Ambition, from The Blue Room, 105 x 75 cm, acrylic on wood, LMonteferrante

Connnecting Parallel Lines

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I started a new painting. No big deal. I have started and finished about 200 paintings. On wood, canvas, paper.

Most are in the garage. One’s in Perth, Australia; another’s set for LA. Twenty or so are in a couple of locales. Most are here and not going anywhere fast.

The point is not what I have painted, but I am going to paint next. That is always the point. On occasions, on finishing a painting, I was stumped for my next, but it would come soon enough. In a dream, or a daytime vision, or from the support itself – plain white paper, wood board, canvas.

Not knowing what next to do was and is unpleasant; to date, the restlessness is/was shortlived.

I thank the  Muses and the Great Unknown.

I always tried to do something new. It is, and was, important not to repeat myself. A new stage, new characters, a new visual plotline and story.

About two weeks ago, the next painting appeared in its entirety, but so did the second, and third, and the entire series seemed to expand like a deck of flash cards which I would have to accurately and hurriedly paint.

Life gets in the way, so two weeks passed, and I only started today. Back where we began. In more ways than one.

I never moved to Italy.

I stayed in Lasalle, followed a dear old friend to art school, but he dropped out to follow a maestro, and I stayed on to complete my studies.

Never gifted at drawing, or painting, I read much and widely, much more than any of my classmates, and did well on my exams. I also happened to write relatively well. There was no great competition. The class of visual art students were not big Readers and were largely uninterested in the written word – unless it was backlit with neon!

I enjoyed studying; combined with writing extensively with notions picked up from the texts assigned, and many more besides, I did well on my exams.

That my life drawing was weak, my perspectives surreal, my shading unlikely was largely overlooked.

I was also well-behaved, engaged with professors before, during and after class, and was pretty much liked.

Teachers liked my enthusiasm and scope – and would start skimming through my papers after page five, my answer to question one, for example.

Thanks to a teacher, I found a part-time job at an arts supply store located downtown. I worked Thursday and Friday from six to nine, and all day Saturday.

I needed the job because my family had moved to Italy without selling the duplex, but I was lucky they still allowed me to live in the bachelor’s, a one room semi-interred flat in Lasalle.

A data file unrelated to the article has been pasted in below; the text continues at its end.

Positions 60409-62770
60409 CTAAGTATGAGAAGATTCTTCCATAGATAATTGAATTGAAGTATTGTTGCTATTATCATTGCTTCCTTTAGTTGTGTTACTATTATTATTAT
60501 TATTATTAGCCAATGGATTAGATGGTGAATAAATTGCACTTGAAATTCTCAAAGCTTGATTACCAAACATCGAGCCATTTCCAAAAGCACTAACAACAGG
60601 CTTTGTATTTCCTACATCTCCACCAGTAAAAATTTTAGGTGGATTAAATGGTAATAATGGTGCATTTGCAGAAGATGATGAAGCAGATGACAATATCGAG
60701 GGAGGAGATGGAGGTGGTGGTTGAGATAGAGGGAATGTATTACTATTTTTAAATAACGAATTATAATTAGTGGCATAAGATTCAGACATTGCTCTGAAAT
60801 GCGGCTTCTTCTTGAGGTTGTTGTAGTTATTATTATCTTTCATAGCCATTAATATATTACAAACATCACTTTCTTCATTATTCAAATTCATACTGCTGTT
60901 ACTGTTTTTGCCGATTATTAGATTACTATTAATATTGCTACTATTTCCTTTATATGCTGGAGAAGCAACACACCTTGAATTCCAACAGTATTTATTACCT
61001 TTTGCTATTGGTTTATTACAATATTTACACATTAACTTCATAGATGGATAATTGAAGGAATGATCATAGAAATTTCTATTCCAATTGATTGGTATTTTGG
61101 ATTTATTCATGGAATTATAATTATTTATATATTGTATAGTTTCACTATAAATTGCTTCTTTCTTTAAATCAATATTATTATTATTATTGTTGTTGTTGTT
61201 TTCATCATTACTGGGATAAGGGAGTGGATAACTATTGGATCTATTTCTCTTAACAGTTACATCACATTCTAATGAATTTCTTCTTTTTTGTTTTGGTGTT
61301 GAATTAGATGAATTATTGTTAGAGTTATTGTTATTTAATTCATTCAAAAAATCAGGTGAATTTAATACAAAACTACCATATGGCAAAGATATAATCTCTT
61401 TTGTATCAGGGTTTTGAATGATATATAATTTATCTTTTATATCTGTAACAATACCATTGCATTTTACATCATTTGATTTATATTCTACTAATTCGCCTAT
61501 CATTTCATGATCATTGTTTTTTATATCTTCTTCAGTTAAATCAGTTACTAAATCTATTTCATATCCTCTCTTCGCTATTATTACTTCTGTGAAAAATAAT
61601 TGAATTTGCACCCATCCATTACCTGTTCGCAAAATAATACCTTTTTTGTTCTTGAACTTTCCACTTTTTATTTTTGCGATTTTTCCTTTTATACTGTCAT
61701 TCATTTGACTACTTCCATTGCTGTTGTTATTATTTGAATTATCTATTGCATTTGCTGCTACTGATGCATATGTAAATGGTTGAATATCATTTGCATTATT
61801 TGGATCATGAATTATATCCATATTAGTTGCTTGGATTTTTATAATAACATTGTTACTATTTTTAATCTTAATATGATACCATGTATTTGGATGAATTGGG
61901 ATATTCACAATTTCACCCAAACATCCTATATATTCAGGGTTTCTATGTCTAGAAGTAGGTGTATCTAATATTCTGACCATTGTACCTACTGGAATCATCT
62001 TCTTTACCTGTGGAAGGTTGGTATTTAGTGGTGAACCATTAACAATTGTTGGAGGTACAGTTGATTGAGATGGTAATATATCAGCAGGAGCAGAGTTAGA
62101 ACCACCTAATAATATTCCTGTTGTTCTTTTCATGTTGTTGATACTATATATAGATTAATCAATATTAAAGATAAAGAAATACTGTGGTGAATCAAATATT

Tenants occupied the two upstairs flats, the rent forwarded to my parents’ Italian account. My flat was free, of course, but I would have to attend to maintenance and small repairs.

Still, I felt lucky. Having a roof over your head, a place to live and work, paint and study, was no small thing and I was grateful.

Of course, I broke my mother’s heart, my sister cried, and my father thought they should have stayed in Canada anyway. But they left.

I finished school. Cegep, that is, and went to Concordia. I continued my studies: art history, art education.

I knew I would teach. I wanted to teach. And I started teaching in Cegep, having completed my MA.

I liked being in school, life on campus, smart colleagues, bright students, the competition, the desire to outshine your peers with publications, exhibitions, notoriety. Sure, that was all good.

I wrote reviews. There was no point in reviewing bad work, lending a spotlight to an artist that did not deserve the attention, and so I persisted in featuring works I did like, artists I enjoyed, thought interesting, intriguing, deserving.

The community, being small, in Montreal, I won the tiniest notoriety when first one artist, or gallerista, then others, were noticed for not being reviewed by me.

The ignored struck back by reviewing my own art, not ignoring, but writing a bad review.

Writing a bad review, not a review about how bad my art was, but the review, the writing itself, was bad. Bloated, hyperbolic, abstract, incomprehensible, or so insightful it hurt the author, if nobody else. A game, nothing more, nothing less.